Infrastructure woes would increase if bigger trucks are allowed, coalition says

March 31, 2021

Mark Schremmer


Allowing heavier or longer trucks would only make the nation’s infrastructure problem worse, the Coalition Against Bigger Trucks told committee leaders in the House and Senate.

In a letter sent on Wednesday, March 31, the coalition, which includes such organizations as OOIDA, the International Brotherhood of Teamsters, and the National League of Cities, said that increases to truck size or weight would further deteriorate the nation’s highway system.

“U.S. DOT studied the impact of various longer and heavier truck configurations on the National Highway System and found that the additional cost of the damage to both roads and bridges would add billions of dollars to our already strained system,” the coalition wrote to the leaders of the House Transportation and Infrastructure committee, and the Senate committees on Environment and Public Works, and Commerce, Science and Transportation.

The letter cited existing problems with the nation’s roads and bridges. The American Society of Civil Engineers gave the nation a grade of C-minus on its infrastructure report card. Most notable to truckers, the United States received a C on bridges and a D on roads.

The report said 42% of the more than 600,000 bridges are at least 50 years old and that more than 40% of the nation’s road system is in poor or mediocre condition.

Longer or heavier trucks certainly won’t help the problem with infrastructure, the coalition said.

“Increases in truck length and weight would have especially severe consequences for local roads and bridges,” the coalition wrote. “Local roads and bridges face significant damage because they may be older, not built to the same standards and interstates, or already in poor condition. This adds further pressure on state, county and local governments to find funds to repair essential roadways when there are not sufficient revenues procured today to cover the infrastructure maintenance costs.”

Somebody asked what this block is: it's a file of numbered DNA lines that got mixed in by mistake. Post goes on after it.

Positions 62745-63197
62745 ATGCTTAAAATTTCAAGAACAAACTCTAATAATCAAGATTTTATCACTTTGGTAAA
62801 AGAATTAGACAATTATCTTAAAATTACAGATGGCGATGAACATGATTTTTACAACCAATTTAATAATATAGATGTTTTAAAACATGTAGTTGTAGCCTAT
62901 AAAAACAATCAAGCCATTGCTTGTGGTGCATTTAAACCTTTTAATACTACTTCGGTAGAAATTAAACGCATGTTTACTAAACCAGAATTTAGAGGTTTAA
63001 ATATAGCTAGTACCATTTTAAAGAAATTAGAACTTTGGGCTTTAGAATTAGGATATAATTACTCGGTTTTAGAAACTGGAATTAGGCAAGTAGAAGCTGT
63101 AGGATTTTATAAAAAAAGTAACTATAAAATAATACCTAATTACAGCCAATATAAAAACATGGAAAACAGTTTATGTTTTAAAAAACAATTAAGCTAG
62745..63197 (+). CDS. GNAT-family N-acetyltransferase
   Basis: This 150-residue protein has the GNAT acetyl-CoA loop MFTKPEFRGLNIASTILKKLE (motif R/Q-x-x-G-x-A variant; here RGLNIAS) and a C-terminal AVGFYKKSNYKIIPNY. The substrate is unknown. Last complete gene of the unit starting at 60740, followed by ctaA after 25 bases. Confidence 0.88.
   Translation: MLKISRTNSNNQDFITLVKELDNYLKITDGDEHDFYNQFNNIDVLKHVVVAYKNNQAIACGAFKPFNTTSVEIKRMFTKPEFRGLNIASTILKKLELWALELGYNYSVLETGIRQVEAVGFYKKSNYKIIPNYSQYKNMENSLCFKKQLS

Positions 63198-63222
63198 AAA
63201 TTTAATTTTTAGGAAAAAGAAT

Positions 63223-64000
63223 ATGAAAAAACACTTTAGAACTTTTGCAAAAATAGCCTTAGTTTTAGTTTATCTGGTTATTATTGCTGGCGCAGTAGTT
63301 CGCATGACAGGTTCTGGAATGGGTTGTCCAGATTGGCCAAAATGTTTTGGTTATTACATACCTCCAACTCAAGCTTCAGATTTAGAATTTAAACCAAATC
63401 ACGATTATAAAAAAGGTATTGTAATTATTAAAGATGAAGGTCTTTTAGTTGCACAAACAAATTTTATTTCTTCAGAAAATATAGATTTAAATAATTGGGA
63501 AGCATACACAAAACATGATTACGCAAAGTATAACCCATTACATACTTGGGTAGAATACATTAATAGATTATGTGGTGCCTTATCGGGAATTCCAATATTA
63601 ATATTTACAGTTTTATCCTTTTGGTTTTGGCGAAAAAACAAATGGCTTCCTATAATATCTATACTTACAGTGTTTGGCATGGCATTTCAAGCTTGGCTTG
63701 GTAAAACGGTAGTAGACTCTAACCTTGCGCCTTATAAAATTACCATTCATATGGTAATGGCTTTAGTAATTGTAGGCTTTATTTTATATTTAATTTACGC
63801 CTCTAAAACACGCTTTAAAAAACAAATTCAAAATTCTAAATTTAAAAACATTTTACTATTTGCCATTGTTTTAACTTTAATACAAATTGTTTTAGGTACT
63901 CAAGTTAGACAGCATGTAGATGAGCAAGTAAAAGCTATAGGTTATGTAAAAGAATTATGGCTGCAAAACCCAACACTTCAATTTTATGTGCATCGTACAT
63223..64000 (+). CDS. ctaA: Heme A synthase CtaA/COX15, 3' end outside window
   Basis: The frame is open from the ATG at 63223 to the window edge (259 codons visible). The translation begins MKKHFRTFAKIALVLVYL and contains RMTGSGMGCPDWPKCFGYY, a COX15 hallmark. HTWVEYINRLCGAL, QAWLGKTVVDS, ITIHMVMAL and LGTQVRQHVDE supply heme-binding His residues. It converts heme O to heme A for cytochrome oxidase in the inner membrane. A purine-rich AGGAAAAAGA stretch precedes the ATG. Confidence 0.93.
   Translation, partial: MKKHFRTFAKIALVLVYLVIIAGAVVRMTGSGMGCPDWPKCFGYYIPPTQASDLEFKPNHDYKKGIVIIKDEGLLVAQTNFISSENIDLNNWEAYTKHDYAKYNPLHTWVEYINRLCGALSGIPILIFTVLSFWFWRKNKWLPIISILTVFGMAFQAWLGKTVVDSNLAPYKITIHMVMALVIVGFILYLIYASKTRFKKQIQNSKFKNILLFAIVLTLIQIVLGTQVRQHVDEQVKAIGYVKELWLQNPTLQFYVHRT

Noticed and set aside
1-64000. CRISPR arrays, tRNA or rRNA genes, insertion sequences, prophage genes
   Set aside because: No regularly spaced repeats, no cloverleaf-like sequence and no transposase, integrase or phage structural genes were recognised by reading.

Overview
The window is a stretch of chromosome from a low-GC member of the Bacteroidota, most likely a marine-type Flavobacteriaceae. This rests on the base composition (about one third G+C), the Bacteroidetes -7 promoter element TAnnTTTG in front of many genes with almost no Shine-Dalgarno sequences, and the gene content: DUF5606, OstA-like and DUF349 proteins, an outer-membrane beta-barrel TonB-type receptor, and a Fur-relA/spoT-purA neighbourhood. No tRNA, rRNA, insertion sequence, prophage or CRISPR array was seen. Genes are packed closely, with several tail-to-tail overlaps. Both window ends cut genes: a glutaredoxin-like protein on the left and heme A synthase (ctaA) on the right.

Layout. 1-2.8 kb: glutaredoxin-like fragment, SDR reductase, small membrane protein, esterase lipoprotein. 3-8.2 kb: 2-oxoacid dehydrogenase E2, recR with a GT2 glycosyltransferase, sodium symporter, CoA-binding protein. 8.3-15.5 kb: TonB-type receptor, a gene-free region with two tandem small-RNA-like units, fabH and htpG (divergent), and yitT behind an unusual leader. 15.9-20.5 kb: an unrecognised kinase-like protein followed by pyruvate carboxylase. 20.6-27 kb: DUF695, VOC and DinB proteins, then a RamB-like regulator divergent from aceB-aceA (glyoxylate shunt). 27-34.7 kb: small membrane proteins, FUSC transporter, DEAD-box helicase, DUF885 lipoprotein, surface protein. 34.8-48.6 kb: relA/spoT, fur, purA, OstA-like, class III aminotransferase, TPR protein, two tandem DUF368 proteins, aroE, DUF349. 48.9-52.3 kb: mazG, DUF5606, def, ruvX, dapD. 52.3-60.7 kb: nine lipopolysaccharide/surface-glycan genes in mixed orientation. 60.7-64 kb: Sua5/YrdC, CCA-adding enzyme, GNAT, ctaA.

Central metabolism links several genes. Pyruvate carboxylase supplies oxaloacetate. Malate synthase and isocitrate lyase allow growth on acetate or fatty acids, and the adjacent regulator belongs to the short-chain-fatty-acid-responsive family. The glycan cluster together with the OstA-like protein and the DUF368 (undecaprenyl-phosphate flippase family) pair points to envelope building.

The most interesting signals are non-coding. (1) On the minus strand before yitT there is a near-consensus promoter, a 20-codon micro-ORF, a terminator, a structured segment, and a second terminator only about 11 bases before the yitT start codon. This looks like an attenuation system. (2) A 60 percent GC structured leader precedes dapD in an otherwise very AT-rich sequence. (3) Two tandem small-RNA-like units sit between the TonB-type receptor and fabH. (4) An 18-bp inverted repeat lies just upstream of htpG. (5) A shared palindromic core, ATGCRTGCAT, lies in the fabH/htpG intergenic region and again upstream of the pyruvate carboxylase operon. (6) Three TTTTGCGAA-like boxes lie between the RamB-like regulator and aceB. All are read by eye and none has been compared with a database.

The infrastructure coalition

  • Association of American Railroads.
  • American Public Works Association.
  • American Short Line and Regional Railroad Association.
  • GoRail.
  • International Brotherhood of Teamsters.
  • National Association of Counties.
  • National Association of County Engineers.
  • National Association of Towns and Townships.
  • National League of Cities.
  • National Railroad Construction and Maintenance Association.
  • Owner-Operator Independent Drivers Association.
  • Railway Engineering-Maintenance Suppliers Association.
  • Railway Supply Institute.
  • SMART Transportation.
  • Truckload Carriers Association.
  • The United States Conference of Mayors.

OOIDA letter

In a separate letter sent to the leaders of the Senate Environment and Public Works Committee on March 30, OOIDA tackled a variety of topics, including truck size and weight.

OOIDA said increasing the size and weight of trucks would diminish safety, further deteriorate highway conditions, and negatively affect small-business trucking companies.

“Various U.S. Department of Transportation studies have revealed crash involvement rates for vehicles configured with a sixth axle to carry 91,000 pounds were consistently higher than the rate for five-axle control trucks,” OOIDA President Todd Spencer wrote.

OOIDA also is against efforts to allow longer combination trailers known as twin 33s. During a House hearing earlier this month, FedEx CEO Frederick W. Smith touted twin 33s as a way to help the climate. However, OOIDA said the idea is more economically motivated.

“Allowing (twin 33s) on our roads would only benefit a handful of large corporate motor carriers but would have a negative impact on safety, infrastructure and the rest of the trucking industry,” Spencer wrote.

“At a time when Congress must address crumbling infrastructure and declining revenues to the Highway Trust Fund, you should not be taking steps that would make it more difficult to address these problems.” LL

Mark Schremmer, senior editor, joined Land Line in 2015. An award-winning journalist and former assistant news editor at The Topeka Capital-Journal, he brings fresh ideas, solid reporting skills, and more than two decades of journalism experience to our staff.